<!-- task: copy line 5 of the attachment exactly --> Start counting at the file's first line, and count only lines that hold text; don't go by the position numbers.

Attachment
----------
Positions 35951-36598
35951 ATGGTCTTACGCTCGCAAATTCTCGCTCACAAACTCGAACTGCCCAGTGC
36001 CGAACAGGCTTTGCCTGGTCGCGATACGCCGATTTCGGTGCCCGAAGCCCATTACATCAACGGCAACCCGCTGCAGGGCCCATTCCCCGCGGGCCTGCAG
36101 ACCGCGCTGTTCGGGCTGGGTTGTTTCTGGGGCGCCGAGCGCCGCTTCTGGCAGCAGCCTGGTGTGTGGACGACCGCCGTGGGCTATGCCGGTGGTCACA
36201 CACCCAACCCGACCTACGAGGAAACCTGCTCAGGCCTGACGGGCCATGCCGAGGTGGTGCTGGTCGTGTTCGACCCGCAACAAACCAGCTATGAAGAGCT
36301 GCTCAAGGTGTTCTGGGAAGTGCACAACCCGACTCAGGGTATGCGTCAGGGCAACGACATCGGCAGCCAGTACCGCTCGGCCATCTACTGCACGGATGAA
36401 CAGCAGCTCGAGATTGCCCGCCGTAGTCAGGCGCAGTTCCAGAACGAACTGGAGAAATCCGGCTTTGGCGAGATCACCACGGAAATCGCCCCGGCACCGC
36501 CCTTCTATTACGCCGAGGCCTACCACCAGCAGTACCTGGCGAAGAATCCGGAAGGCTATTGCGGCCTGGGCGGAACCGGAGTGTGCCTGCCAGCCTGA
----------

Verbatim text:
36201 CACCCAACCCGACCTACGAGGAAACCTGCTCAGGCCTGACGGGCCATGCCGAGGTGGTGCTGGTCGTGTTCGACCCGCAACAAACCAGCTATGAAGAGCT